Flashcards in Pediatric COPD Deck (55):
What is asthma characterized by?
Chronic inflammation and exacerbation of irritation from an allergen, bacteria, virus, exercise, or stress.
What is cystic fibrosis?
A genetic disease characterized by an exocrine gland dysfunction causing excessive mucus production.
What happens during an asthma exacerbation?
Irritants cause bronchioles to become hypersensitive, bronchospasms occur and mucus production leads to air trapping, respiratory failure occurs/
What are the four classifications of asthma?
Intermittent, mild persistant, moderate persistent, severe persistent
What are characteristics of an intermittent exacerbation of asthma and what is the treatment?
Symptoms are less than 2 days a week, ADLs not effected, use rescue inhaler.
What are characteristics of a mildly persistent exacerbation of asthma and the treatment?
Symptoms more than 2 days a week, mild effect on ADLs, use rescue inhaler and inhaled corticosteroid.
What are characteristics of moderately persistent asthma and the treatment?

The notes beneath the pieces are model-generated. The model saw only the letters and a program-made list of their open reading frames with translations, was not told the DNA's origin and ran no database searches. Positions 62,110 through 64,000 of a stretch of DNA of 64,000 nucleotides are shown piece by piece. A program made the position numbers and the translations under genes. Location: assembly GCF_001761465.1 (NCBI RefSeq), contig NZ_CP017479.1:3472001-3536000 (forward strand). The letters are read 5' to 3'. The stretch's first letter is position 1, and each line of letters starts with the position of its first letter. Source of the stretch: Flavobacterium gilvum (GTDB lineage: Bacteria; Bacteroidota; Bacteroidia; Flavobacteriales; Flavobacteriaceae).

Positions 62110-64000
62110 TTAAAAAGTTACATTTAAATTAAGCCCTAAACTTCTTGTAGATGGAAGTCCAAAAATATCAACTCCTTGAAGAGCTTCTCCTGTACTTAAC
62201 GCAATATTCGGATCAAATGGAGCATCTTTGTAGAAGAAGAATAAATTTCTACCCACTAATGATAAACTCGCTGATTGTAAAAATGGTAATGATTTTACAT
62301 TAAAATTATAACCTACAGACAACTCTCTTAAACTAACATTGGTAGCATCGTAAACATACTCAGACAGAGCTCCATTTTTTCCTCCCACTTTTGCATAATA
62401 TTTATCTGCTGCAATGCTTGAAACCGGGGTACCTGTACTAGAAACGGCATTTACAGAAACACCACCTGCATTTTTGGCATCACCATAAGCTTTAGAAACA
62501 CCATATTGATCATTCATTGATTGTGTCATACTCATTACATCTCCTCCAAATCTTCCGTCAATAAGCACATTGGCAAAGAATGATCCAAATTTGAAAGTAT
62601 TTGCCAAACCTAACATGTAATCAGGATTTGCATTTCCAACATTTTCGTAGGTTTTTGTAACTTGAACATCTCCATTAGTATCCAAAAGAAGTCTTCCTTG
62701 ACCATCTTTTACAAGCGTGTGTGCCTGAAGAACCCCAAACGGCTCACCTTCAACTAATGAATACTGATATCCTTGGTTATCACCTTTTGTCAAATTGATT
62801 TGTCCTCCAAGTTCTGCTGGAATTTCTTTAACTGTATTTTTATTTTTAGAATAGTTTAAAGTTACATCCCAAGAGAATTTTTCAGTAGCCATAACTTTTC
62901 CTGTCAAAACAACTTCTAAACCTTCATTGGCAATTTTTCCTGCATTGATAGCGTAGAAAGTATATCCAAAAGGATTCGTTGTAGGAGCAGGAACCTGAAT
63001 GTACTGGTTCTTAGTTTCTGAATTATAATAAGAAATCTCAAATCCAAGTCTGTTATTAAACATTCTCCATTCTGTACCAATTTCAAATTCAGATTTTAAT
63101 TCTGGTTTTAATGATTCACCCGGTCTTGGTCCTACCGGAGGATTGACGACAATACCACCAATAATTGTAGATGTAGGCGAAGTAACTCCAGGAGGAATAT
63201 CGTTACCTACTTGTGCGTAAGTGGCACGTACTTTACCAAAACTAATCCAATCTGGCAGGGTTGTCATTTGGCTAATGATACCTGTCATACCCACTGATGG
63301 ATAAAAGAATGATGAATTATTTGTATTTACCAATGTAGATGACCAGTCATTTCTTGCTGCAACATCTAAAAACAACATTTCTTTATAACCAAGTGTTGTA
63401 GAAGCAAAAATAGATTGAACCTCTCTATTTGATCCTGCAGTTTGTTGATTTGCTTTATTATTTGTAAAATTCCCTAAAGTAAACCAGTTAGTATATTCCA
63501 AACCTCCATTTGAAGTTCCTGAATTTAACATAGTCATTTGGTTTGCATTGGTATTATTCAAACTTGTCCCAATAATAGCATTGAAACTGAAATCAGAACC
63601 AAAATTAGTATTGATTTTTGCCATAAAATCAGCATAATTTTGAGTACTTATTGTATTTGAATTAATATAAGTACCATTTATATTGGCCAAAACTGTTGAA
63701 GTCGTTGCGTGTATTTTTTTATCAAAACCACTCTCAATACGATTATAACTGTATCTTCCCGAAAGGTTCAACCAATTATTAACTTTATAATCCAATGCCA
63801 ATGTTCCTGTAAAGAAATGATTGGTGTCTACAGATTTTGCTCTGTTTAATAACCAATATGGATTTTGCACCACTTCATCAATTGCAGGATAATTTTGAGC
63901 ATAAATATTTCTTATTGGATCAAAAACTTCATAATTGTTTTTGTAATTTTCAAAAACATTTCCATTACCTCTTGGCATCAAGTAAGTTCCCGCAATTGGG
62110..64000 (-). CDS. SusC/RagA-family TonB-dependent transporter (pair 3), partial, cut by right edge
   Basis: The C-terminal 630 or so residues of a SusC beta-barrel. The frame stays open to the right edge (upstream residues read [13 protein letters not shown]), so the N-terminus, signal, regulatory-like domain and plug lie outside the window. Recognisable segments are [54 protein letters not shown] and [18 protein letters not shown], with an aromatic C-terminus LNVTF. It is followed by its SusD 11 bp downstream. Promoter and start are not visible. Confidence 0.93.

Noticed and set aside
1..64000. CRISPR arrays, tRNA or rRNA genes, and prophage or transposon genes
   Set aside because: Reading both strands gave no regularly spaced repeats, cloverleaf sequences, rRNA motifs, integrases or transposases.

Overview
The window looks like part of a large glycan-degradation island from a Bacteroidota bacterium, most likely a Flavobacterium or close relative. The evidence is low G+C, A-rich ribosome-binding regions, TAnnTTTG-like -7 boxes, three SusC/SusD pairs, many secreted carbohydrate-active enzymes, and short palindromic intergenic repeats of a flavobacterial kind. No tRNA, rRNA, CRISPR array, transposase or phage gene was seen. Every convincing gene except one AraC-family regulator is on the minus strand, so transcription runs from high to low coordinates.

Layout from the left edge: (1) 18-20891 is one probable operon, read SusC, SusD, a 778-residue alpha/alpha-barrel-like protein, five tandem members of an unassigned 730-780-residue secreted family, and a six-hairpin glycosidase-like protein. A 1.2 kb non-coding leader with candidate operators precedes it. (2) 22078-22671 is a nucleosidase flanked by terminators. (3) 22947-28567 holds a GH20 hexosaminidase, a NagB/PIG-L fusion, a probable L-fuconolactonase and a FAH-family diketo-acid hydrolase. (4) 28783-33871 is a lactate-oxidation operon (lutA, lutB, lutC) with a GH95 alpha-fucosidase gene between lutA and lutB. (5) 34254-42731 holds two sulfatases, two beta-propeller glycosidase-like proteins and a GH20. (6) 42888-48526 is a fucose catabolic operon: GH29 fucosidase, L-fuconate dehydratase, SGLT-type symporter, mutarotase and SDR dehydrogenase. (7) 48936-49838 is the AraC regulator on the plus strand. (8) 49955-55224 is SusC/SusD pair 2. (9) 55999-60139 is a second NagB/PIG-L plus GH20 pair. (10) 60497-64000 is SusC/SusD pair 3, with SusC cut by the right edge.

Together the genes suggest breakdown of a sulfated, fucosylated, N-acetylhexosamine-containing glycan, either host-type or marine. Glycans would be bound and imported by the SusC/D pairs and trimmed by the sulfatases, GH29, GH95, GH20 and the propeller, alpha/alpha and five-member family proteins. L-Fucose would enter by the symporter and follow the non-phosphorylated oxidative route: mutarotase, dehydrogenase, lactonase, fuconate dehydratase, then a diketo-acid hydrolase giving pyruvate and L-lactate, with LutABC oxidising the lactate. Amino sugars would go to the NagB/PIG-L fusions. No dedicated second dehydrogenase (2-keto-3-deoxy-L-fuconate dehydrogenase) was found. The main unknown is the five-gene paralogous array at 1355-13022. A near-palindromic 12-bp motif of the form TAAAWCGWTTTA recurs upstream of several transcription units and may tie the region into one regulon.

Symptoms are daily with ADL interference, use daily inhaled meds including a long acting bronchodilator and corticosteroid.
What are characteristics of a severely persistent asthma episode and the treatment?
Continual symptoms, limits ADL, use high dose corticosteroid, oral steroid, and long acting bronchodilator.
What are some extrinsic triggers to exacerbations?
allergens, foods, irritants, colds
What are some intrinsic triggers to exacerbations?
Emotions, exercise, GERD, hormones
What are clinical manifestations of asthma?
Inspiratory and expiratory wheeze, cough, SOB, accessory muscle use, hyperresonance, tripoding.
How do you diagnose asthma?
History, manifestations, physical exam, lab tests- PEFR
What is the treatment of asthma?
Allergen control- clean dust, pets, smoking. Drug therapy of rescue inhalers, long term therapy, and acute exacerbation.
What are rescue medications used for and some examples?
Quick relief of symptoms- beta adrenergic agnoists for bronchodilation. Albuterol.
What are corticosteroids used for and examples?
Long term relief and antiinflamatory. Flovent
What are some long term drug therapies for asthma?
Non steroidal antiinflammatory inhalters, leukotriene modifiers, long acting beta agnonists, and combo-drugs.